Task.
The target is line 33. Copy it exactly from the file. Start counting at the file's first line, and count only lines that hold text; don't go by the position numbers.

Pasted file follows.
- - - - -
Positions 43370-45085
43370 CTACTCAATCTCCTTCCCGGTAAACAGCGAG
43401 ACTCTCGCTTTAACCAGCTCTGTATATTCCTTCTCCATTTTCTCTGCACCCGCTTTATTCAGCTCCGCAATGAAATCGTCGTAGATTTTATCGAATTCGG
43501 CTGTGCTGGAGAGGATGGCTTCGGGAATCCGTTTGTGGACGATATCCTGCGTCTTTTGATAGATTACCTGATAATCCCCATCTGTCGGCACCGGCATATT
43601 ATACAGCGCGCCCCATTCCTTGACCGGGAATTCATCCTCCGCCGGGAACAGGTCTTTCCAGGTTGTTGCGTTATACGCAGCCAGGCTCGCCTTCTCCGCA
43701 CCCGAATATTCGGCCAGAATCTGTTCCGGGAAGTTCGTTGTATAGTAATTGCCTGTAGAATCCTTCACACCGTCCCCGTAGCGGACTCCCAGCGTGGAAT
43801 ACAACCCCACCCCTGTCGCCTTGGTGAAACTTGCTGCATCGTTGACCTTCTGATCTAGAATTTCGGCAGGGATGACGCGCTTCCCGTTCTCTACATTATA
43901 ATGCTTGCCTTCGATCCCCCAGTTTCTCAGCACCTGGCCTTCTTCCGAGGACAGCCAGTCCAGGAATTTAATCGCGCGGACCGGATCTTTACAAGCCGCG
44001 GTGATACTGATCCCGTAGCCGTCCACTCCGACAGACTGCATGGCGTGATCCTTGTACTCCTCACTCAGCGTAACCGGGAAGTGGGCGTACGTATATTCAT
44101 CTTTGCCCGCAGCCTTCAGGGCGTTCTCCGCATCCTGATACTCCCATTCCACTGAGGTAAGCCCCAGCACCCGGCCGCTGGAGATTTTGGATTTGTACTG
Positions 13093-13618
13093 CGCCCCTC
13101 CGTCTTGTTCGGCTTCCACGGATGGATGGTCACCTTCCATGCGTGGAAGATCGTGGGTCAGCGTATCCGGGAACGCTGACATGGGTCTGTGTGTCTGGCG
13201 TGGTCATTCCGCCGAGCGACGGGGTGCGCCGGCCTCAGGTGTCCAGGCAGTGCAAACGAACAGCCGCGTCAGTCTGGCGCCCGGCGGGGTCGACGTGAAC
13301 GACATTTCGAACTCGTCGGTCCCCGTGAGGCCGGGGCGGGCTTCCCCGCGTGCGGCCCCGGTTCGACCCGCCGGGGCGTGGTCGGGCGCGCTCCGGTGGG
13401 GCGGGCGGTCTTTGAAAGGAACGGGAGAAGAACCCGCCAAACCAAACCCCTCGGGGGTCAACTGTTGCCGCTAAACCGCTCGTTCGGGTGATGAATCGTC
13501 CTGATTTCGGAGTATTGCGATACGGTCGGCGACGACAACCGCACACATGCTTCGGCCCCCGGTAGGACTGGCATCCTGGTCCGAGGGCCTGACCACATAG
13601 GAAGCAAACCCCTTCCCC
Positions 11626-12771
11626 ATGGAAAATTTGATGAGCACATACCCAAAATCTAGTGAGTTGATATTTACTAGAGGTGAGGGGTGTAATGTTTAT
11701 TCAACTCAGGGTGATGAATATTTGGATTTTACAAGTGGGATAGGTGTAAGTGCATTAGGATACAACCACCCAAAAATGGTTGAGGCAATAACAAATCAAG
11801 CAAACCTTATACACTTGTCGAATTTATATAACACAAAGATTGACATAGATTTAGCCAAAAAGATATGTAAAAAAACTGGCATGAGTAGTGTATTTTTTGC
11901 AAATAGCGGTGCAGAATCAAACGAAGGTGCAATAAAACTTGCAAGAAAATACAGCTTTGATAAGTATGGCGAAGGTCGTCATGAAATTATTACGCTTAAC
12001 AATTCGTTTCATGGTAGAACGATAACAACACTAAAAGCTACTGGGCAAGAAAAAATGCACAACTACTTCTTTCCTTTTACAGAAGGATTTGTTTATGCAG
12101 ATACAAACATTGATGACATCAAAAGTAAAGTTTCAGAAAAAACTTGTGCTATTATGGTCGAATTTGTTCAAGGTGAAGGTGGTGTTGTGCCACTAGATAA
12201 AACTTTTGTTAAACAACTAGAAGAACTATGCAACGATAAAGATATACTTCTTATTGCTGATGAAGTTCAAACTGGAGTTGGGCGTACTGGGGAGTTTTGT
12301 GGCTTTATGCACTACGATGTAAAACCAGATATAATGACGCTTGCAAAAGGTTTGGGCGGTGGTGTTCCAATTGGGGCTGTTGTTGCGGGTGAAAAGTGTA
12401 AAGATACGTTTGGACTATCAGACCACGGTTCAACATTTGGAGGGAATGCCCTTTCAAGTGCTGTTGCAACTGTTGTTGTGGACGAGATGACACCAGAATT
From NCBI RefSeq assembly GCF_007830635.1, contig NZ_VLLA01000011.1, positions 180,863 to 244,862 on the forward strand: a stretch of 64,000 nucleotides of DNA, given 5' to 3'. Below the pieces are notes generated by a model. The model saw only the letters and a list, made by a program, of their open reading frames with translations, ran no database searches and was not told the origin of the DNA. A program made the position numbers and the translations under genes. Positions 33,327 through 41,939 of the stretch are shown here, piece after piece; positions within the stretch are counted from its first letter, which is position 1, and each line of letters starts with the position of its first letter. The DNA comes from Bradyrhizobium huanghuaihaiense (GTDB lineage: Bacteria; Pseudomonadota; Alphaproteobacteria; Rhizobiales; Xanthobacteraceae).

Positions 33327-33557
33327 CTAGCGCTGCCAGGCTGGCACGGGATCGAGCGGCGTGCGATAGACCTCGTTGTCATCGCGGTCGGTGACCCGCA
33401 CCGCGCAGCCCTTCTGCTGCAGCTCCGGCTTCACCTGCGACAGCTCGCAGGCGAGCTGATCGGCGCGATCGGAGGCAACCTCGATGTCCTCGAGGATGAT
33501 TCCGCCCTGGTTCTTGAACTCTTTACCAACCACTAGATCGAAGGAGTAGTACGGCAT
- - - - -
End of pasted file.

33501 TCCGCCCTGGTTCTTGAACTCTTTACCAACCACTAGATCGAAGGAGTAGTACGGCAT